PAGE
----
'Assassination Nation' Will Make You Think Twice About What You Post Online

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Picture your average small town in Middle America. Now picture that same small town literally tearing itself apart after roughly half of its residents have their most personal information hacked and released on the internet. That's the plot of the new movie Assassination Nation, and while it may sound like an episode of Black Mirror, could there actually be more to the tale than science fiction? In other words, is Assassination Nation a true story?

You'd think that if a town of 17,000 people erupted into chaos and violence resulting in The Purge-like levels of death and destruction, you would have heard about it on the news. And you're right. Assassination Nation is not, in any way, shape, or form, based on a true story. Thank goodness for that. Although the film cheekily refers to itself as a "one-thousand percent true story," what it actually is is a satirical look at this current moment in history, where privacy is sold to the highest bidder while people simultaneously share their most intimate secrets online. And while the idea of a town turning murderous after their nudes and other embarrassing personal details about their lives are leaked may sound far-fetched, the core themes at the center of the movie are anything but.

"The main idea I was exploring is how we treat one another, and how the internet can at times sort of create this barrier in which empathy isn’t able to get through," writer-director Sam Levinson told Deadline at this year's Sundance Film Festival. "I also wanted to deal with mob mentality and vigilantism, and how truth has become splintered."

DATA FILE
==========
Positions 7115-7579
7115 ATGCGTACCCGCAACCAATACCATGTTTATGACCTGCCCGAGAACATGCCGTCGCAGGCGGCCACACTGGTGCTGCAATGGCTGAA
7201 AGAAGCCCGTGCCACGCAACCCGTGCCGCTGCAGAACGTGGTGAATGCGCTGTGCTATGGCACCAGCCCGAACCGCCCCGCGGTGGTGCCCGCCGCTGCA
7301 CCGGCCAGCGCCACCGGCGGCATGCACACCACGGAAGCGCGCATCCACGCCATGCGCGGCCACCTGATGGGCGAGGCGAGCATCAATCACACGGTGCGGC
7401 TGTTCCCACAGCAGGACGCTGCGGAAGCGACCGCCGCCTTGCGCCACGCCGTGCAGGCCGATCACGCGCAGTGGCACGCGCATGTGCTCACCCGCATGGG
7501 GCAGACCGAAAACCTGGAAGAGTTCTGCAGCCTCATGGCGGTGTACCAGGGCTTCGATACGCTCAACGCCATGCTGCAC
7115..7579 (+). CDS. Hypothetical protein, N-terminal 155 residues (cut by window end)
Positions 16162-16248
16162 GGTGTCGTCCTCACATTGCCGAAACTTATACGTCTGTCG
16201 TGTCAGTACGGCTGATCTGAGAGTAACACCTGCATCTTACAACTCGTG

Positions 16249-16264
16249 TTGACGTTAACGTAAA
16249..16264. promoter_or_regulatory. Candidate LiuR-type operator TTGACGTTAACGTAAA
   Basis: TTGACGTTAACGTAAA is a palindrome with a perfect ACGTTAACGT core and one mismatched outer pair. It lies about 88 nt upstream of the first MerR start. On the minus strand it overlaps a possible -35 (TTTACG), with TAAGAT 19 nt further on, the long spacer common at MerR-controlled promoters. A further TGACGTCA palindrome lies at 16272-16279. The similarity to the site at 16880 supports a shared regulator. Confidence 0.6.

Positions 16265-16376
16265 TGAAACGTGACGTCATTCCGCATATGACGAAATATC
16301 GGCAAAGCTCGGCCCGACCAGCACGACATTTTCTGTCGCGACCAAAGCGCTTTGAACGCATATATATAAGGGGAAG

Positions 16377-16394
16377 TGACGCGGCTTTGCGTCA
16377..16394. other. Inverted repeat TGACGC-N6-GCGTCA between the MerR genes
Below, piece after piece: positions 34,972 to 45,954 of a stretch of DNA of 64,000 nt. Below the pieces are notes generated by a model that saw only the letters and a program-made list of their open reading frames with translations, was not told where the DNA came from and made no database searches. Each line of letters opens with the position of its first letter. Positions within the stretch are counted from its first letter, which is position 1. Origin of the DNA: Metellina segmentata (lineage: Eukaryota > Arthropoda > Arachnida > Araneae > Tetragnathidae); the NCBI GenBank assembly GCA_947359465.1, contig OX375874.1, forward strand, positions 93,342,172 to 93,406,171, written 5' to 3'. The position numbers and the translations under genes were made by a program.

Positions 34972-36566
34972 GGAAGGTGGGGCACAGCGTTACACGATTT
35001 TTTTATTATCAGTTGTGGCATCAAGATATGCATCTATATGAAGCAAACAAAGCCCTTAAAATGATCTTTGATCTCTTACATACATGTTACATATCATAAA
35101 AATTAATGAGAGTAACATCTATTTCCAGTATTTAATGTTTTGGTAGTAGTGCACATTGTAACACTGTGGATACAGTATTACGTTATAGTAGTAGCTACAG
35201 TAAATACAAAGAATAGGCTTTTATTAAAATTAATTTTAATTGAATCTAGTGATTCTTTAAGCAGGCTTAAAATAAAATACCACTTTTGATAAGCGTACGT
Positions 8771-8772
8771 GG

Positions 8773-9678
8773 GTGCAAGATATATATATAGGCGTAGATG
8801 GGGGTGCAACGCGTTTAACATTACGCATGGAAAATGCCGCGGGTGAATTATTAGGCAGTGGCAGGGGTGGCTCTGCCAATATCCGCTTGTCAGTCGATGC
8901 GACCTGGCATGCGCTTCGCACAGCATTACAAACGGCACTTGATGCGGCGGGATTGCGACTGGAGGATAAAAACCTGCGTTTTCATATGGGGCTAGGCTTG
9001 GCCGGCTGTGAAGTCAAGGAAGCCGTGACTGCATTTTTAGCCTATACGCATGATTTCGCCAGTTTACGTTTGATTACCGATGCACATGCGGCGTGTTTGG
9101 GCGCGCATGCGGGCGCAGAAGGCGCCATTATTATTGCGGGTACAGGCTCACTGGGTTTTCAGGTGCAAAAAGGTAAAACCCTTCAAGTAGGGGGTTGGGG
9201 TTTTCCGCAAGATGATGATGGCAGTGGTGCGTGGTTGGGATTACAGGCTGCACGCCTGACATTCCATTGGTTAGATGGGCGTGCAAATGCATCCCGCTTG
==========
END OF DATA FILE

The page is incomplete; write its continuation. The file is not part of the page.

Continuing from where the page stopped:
In order to best represent the effects of online abuse, slut-shaming, and other issues that arise from the hacking depicted in the film, Levinson centered the story around a specific group of people: young women. "[The film shows] the world from the perspective of these four teenagers who are just trying to navigate it and live their lives but find themselves caught up, and fed up, with all of the abuse and madness and craziness of being a young person today," Levinson told Deadline.

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One of the film's stars, Hari Nef, reinforced how important the female perspective of the story is to Deadline, saying, "I think cinematically and from a storytelling point of view, if you want to tell story about rage and violence in 2018, you’re probably going to want to tell that story through a woman’s lens, with female characters. Because nobody knows these things as well, gender-wise, as women do."

Nothing like what's depicted in Assassination Nation has ever happened in real life, but that doesn't mean it couldn't. As people, particularly young people, put more and more of their lives online, they are putting themselves at risk to have certain secret aspects of their lives exposed by nefarious actors. And if that ever happens on a large scale that pits neighbor against neighbor, we can only hope that things don't go as badly as they do in Assassination Nation.